Due to the professional lives of my parents, as a young child I had many opportunities to be taken along to meetings and conferences. I would often pass the time by playing with my father’s hands. I would just lift up each finger and plop it back down, cross them over each other, play spin the wedding ring, make a hand sandwich and even quietly play a hand tower game where I’d trap my little hands in between my dad’s larger ones and try to “escape.” Every once in a while there would even be a small piece of hard candy hidden in his hand.
In the grocery store line, at the doctor’s office or on a rainy day at home, your hands can also be educational entertainment for your little one. If you want to see some hands in action, enjoy Kathy Reid-Naiman’s DVD, “Fingerplays! Hands That Tell a Story.” Make your finger a character in the book “The Game of Finger Worms” by Hervé Tullet. If you feel adventurous, make your own finger stage by cutting a couple holes in a piece of cardboard or a small box. Take turns telling stories with your child about the finger’s adventures! Don’t forget, we also have all of our favorite fingerplays in a booklet you can take home. Just ask for one at the children’s desk.
I have strong memories of my mother “needing” my help to count or stir things as she baked. She had me move toothpicks from one pile to another to keep track of the number of eggs, cups of flour and so on as “we” baked. Now I know she had me participate for many reasons. I was kept busy, and these activities helped my motor skills, math skills and even my communication skills. As you cook with your child and wait for something to finish baking, enjoy sharing some of these tales of baked goods.
Have a school-age child working on fine motor skills and who loves art? Decorate cakes in an art bakery. Explore fun ways to work on math. Enjoy!
Lately I have found myself drawn to picture books that show empathy and selfless acts. I have never been a fan of the didactic book when it comes to life lessons. I believe that when stories are read or told, the lessons they contain can only truly “stick” when the recipient is ready to hear them. Three books have recently caught my eye as wonderful stories of selfless acts. Not only do they show kindness, but they also show the giving of time and energy. These gentle books can sometimes be overlooked and under-appreciated, but I recommend them for those children ready for messages about thoughtfulness and compassion. They all happen to have birds in them (as the hero or as the recipient), and all three use different art mediums.
“When Blue Met Egg” by Lindsay Ward
A misguided but loving bird mistakes a snowball for an egg and tries to get the egg back its mother.
Medium: Cut paper illustrations. Continue reading
Any time is a good time for a “book walk,” but chilly temperatures make winter a great time for this indoor pre-reading activity. A book or picture walk takes place before you begin reading and is a chance for your child to look through the book and learn about its different parts: front cover, back cover, spine, title page, author and/or illustrator. Don’t forget to let kids hold and turn the pages of the book sometimes.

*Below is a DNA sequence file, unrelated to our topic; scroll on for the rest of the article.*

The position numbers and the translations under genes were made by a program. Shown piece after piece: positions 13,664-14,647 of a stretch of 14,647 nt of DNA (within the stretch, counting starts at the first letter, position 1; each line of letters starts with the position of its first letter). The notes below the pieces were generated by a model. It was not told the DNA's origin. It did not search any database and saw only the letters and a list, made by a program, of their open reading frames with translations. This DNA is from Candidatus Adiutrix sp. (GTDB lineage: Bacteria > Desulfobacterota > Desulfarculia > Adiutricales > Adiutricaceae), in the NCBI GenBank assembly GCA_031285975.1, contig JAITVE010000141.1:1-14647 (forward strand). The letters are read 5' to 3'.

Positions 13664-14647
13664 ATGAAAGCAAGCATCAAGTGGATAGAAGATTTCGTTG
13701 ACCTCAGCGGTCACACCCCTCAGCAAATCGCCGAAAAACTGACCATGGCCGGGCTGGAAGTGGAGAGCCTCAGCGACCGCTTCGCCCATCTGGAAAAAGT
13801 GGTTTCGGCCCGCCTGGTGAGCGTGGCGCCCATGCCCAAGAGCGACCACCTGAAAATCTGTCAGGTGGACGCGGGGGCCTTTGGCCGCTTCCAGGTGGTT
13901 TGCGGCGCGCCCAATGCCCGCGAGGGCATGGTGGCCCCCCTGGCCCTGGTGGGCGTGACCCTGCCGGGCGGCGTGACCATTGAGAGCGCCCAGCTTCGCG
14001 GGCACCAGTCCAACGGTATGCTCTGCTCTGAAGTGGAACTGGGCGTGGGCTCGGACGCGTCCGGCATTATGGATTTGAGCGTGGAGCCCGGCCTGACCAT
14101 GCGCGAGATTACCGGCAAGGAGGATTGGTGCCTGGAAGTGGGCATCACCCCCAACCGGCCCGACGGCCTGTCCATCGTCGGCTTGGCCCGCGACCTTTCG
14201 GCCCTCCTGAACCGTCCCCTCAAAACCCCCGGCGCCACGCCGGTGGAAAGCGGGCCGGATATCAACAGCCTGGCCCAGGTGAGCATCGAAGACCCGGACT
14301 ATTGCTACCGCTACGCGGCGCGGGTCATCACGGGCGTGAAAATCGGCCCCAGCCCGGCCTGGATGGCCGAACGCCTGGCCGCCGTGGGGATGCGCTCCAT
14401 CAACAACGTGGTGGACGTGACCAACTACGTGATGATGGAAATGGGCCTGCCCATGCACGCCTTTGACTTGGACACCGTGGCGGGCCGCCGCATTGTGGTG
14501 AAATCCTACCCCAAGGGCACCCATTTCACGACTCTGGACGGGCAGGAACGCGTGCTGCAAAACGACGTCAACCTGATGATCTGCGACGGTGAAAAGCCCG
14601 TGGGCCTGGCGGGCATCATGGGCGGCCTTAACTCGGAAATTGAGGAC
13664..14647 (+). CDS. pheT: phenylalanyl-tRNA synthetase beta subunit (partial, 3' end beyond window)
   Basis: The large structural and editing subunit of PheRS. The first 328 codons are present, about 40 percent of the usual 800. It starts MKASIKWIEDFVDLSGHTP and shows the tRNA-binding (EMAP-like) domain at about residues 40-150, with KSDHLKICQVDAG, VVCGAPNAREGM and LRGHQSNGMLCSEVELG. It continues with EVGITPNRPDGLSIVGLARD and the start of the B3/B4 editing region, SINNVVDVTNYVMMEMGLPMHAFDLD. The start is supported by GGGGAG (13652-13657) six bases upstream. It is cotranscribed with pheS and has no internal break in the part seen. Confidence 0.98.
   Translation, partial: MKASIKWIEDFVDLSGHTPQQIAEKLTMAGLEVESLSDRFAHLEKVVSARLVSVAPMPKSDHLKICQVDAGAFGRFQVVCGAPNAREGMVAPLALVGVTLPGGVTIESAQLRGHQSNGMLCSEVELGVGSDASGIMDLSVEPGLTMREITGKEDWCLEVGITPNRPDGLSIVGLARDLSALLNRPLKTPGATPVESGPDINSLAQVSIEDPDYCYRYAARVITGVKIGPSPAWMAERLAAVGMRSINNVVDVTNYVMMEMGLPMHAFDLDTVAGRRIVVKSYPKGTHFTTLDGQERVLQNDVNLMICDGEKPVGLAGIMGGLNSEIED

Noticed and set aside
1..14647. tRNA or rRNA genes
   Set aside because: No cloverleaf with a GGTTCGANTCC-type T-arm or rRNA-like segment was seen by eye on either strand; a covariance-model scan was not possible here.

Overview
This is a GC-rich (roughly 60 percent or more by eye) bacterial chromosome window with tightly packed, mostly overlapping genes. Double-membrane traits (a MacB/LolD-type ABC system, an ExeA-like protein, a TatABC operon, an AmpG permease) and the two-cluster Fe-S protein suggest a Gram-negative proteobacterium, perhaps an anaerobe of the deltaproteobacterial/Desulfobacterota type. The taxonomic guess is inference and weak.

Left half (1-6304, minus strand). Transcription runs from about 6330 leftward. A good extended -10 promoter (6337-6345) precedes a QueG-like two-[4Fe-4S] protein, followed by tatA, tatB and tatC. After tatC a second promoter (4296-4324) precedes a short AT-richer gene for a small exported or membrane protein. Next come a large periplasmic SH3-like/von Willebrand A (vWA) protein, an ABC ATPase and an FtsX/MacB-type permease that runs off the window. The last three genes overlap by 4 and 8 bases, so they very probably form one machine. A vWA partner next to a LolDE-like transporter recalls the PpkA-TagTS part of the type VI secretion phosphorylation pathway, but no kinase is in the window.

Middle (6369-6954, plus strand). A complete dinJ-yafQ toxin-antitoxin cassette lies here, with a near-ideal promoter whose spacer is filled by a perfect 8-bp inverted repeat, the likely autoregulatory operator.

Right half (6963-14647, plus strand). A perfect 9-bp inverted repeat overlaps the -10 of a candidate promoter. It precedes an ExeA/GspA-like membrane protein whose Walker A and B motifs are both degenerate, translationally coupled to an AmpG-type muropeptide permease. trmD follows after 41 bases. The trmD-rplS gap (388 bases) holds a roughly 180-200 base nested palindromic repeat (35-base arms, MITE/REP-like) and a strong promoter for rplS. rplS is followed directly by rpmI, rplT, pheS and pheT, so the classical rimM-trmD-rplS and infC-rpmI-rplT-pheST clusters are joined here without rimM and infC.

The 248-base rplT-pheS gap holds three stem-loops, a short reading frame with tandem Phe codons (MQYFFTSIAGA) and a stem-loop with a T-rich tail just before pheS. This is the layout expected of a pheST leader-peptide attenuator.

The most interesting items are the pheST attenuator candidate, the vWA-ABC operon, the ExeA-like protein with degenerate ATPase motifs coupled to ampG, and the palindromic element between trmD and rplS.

If the book is nonfiction, you can discuss items like indexes, tables of contents, glossaries and charts. This is also an opportunity to engage in a predictions conversation. What do you think the story is about? Can you tell what the main plot of the story will be? Who are the main characters of the story? Is there a certain emotion conveyed by the illustrations? The first time you try this, it might be helpful to model the activity by thinking aloud as you look through the pages, asking simple questions and answering some of them: Continue reading
On the cover of some classic titles in the juvenile section, in a subtitle or small print, you will sometimes find the words, “based on,” “adapted from,” “adapted by,” “retold by” or “from the story by.” These phrases indicate that you hold in your hand not the original book by an author but a re-written version, usually written at a lower reading level for a younger audience than that originally intended for the work. Usually true to some of the plot points, adaptations tend to strip away the original language the author used. The flavor of what makes the story a classic can become unintentionally lost. The challenge is to make sure that your reader is aware of the great differences between the original and the adaptation.
Over the years I have talked with older kids who think they have read many classics, but what they have really read are the adapted or condensed versions of these works. My fear as a librarian is that these kids will miss reading the original versions and gaining an understanding of what truly makes them classics. Why are we in a hurry? And how can we share classics in their intended form with young readers? Continue reading